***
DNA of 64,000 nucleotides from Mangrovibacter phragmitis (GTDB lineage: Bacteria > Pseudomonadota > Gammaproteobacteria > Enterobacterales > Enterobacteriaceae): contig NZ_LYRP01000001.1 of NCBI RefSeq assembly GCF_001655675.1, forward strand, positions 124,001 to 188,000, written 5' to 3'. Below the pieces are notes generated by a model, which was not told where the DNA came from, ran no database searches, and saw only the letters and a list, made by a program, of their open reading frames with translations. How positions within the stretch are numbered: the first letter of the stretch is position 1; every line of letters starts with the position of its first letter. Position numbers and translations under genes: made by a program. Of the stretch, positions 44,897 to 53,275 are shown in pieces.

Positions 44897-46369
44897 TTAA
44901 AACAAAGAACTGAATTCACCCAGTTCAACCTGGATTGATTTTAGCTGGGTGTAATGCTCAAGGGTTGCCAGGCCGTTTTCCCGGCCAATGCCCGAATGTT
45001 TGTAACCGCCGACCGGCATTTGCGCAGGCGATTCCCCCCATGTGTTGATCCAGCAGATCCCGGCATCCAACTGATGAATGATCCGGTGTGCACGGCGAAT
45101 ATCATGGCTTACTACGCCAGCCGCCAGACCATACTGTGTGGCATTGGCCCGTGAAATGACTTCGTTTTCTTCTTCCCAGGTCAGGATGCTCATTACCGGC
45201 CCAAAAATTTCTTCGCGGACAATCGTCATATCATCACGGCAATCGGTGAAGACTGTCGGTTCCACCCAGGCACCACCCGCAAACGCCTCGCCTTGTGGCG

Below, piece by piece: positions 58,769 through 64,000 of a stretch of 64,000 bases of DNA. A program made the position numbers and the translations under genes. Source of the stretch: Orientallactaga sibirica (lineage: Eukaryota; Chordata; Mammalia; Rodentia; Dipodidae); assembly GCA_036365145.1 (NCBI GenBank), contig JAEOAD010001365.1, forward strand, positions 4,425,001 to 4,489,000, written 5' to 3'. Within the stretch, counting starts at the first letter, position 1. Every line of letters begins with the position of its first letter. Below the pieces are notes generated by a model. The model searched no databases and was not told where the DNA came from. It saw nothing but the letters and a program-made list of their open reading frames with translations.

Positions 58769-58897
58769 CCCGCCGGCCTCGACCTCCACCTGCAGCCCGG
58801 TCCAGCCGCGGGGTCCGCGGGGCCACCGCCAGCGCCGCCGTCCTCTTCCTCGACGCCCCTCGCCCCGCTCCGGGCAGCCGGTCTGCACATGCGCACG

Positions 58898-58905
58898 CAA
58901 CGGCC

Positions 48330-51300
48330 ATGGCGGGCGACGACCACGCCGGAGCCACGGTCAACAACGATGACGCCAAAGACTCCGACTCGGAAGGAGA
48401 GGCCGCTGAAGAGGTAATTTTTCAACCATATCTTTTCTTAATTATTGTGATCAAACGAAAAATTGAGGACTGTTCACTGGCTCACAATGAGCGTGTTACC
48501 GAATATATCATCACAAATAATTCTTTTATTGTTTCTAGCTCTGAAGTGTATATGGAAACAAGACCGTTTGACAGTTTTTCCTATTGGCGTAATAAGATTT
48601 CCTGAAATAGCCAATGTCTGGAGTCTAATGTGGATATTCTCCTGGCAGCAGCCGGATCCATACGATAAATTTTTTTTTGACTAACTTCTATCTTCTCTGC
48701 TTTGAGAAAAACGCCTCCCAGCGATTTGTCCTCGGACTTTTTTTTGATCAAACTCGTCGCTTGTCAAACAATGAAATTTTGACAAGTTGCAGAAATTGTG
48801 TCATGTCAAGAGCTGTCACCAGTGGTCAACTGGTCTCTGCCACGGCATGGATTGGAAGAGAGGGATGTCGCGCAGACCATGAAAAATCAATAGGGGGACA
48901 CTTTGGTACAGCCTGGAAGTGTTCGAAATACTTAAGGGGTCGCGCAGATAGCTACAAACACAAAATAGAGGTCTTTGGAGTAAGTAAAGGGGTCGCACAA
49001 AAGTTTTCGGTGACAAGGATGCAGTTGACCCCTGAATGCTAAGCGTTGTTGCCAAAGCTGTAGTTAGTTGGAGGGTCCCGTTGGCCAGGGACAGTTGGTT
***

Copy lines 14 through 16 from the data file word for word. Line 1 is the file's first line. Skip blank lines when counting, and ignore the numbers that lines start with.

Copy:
58901 CGGCC

Positions 48330-51300
48330 ATGGCGGGCGACGACCACGCCGGAGCCACGGTCAACAACGATGACGCCAAAGACTCCGACTCGGAAGGAGA